Monday, August 13, 2007

Terry Eagleton on student lit crit

On students' readings of poetry these days:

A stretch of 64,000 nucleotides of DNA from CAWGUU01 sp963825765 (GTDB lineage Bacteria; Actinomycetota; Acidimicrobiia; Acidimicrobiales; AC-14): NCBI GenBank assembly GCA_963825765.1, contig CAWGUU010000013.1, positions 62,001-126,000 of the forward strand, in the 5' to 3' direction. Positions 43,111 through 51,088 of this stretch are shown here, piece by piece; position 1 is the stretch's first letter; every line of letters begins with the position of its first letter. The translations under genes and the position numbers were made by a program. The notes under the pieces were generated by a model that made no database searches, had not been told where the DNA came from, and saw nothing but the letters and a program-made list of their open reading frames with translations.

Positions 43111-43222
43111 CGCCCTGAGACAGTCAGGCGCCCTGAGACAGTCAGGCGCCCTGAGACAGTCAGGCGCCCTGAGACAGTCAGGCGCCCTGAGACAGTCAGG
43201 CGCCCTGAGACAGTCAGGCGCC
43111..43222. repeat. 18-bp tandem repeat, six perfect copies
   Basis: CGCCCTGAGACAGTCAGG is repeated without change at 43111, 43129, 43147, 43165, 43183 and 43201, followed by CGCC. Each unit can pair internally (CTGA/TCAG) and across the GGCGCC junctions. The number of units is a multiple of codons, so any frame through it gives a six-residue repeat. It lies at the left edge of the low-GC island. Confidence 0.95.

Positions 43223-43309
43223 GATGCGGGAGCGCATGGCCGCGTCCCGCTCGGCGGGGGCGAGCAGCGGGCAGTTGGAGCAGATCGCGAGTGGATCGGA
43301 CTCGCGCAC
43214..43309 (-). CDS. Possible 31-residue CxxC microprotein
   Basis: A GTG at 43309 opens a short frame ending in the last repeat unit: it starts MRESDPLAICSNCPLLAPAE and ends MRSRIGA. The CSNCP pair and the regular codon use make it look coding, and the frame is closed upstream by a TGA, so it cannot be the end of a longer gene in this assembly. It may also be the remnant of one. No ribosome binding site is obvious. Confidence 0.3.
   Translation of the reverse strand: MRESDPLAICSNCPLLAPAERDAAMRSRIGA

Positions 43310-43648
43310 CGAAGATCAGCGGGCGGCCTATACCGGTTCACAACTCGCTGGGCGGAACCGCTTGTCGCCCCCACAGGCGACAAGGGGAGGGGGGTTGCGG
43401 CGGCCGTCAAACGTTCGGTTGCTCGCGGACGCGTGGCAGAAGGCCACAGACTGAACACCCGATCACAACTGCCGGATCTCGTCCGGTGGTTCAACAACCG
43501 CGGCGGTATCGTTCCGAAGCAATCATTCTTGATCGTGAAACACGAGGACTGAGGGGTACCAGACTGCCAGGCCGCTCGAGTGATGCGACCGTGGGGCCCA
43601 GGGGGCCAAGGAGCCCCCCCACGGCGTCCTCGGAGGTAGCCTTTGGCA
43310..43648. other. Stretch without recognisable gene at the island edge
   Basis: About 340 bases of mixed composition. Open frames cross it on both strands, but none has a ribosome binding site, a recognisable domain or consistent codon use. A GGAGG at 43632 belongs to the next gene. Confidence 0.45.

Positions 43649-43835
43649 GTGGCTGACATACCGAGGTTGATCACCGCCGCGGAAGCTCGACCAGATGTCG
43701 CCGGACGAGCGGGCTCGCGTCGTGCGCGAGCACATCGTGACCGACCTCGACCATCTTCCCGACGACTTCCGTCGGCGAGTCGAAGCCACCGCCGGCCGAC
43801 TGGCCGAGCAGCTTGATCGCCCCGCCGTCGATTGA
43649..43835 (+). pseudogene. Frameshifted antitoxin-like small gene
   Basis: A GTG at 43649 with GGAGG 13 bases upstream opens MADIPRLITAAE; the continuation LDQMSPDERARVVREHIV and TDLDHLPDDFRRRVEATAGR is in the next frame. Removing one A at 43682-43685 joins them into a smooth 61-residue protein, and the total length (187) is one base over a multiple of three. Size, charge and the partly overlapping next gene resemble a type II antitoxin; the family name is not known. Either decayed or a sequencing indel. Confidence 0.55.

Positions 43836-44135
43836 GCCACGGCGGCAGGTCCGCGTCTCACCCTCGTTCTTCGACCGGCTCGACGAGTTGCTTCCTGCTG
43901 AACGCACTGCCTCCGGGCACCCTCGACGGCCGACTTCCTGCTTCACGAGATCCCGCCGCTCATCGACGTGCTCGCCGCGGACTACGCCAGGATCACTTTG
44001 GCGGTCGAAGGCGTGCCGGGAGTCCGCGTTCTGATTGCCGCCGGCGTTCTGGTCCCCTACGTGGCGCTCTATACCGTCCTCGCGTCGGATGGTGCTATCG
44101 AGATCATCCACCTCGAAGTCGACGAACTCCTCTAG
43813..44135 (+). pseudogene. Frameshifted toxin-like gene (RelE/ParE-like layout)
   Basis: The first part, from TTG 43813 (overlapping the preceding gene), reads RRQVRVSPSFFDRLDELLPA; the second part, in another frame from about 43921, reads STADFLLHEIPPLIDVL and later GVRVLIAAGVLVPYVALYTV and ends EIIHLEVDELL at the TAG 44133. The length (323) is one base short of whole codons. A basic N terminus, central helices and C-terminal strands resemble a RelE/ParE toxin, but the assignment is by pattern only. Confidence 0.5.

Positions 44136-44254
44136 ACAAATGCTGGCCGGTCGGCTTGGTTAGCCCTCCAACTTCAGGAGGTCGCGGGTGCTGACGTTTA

They give accounts of works of literature which describe what is going on in them, perhaps with a few evaluative comments thrown in. To adapt a technical distinction from linguistics, they treat the poem as language but not as discourse. "Discourse"... means attending to language in all of its material density, whereas most approaches to poetic language tend to disembody it....It would be hard to figure out, just be reading most of these content analyses, that they were supposed to be about poems or novels rather than about some real-life happening. What gets left out is the literariness of the work... [T]hey treat the poem as though its author chose for some eccentric reason to write out his or her views on warfare or sexuality in lines which do not reach to the end of the page. Maybe the computer got stuck. (From How to Read a Poem, quoted by Marjorie Perloff in "It Must Stop," the 2006 MLA Presidential Address.)

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